Tackling Disabling Practices: Co-production and Change

In this blog Sue Turner discusses a  three year research project by the Norah Fry Research Centre, School of Policy Studies in partnership with Disability Rights UK

The Equalities Act 2010 requires public sector organisations to put reasonable adjustments in place for disabled people, so that they will not be disadvantaged when accessing services. Unfortunately we know that this does not always happen. Why is this and what can be done about it?

Broadly, these are the questions the ‘Tackling Disabling Practices’ project is trying to answer, recognising that top down policies do not always work, and using different theories of change to understand what is happening. The project is big, consisting of five different strands through which questions about what leads to change at a practice level can be asked, and crucially how disabled people are involved in, and are part of making change happen.

Briefly the strands are:

  1. Improving everyday interaction between people with dementia and their support workers; also young people with learning disabilities who are starting to employ PAs.
  2. Changing practices in universities which unintentionally marginalise disabled students and disabled staff
  3. How to shift health care practices by making reasonable adjustments for disabled people using hospital services.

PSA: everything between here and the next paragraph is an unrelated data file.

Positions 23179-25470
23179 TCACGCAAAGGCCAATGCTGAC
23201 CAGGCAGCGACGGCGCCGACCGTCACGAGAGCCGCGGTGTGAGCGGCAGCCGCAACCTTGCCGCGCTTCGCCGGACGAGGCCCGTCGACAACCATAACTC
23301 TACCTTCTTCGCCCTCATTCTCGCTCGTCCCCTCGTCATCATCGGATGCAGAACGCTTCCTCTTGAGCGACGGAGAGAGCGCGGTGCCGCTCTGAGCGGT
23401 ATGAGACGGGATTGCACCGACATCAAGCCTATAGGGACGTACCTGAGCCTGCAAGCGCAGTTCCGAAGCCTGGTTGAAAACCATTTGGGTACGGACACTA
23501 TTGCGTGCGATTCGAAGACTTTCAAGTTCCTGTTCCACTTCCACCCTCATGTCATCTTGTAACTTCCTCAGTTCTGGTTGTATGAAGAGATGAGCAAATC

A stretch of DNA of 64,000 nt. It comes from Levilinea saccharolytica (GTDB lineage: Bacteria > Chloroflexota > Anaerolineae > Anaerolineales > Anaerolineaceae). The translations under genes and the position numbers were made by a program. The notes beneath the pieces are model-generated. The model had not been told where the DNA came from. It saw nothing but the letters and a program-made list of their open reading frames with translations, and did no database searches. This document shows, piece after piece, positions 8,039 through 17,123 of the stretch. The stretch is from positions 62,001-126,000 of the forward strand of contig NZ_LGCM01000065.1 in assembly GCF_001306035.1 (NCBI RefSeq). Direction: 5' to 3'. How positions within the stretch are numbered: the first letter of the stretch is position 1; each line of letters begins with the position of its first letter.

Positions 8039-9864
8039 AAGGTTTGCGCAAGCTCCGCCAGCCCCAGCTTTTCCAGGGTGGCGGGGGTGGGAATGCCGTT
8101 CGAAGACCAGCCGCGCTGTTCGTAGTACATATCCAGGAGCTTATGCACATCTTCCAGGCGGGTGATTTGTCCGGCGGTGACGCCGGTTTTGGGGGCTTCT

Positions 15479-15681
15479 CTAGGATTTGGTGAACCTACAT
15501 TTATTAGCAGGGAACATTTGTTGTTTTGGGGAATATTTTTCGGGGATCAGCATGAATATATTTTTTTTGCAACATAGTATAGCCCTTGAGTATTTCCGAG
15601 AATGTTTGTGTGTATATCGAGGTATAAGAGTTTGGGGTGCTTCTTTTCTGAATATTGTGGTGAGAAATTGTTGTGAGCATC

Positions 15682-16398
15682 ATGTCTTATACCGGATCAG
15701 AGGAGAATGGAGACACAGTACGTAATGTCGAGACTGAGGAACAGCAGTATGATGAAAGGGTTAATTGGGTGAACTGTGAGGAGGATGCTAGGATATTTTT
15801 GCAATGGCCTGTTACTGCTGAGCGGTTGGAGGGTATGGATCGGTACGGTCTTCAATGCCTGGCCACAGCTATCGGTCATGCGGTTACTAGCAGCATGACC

4. How to develop better interagency support for parents with learning disabilities.
  5. How disabled people can take direct action to develop services and affect commissioning practices.

I am involved in strand three. With regard to this strand it is worth remembering that the NHS Contract includes the requirement for service providers to carry out an annual audit of compliance with providing ‘reasonable adjustments for service users, carers and legal guardians who do not speak, read or write English, or who have communication difficulties (including hearing, oral or learning impairments’ (NHS England 2015, p.14). Work is currently focused on gathering information from an analysis of audit and inspection documents. There will also be a survey of patient experience leads, Healthwatch representatives and disabled people and their families, as well as face-to-face interviews with disabled people. The information gathered will inform two workshops for representatives from NHS hospitals and disabled people including people with learning disabilities who have used these hospitals’ services. The first workshop will focus on identifying strategies and approaches that could be taken to improve the delivery of reasonably adjusted services, and will ‘buddy up’ participants for peer support purposes. The second workshop will build on what people have learnt from implementing these strategies and approaches, and identify learning that could usefully be shared more widely.

So it is early days for this project, but I wanted to share this with you as I am sure that getting reasonable adjustments embedded in day to day practice is something that many of you will be grappling with. If you have found strategies that work, or have audited the provision of reasonable adjustments in your own organisations we would love to hear from you. Please contact Stuart Read (stuart.read@bristol.ac.uk).

 

Sue Turner, Learning Disability Lead at the NDTi

 

Reference:

NHS England (2015) NHS Standard Contract 2015/16 Service Conditions. Available at: http://www.england.nhs.uk/wp-content/uploads2015/03/14-nhs-contrct-serv-conditions.pdf

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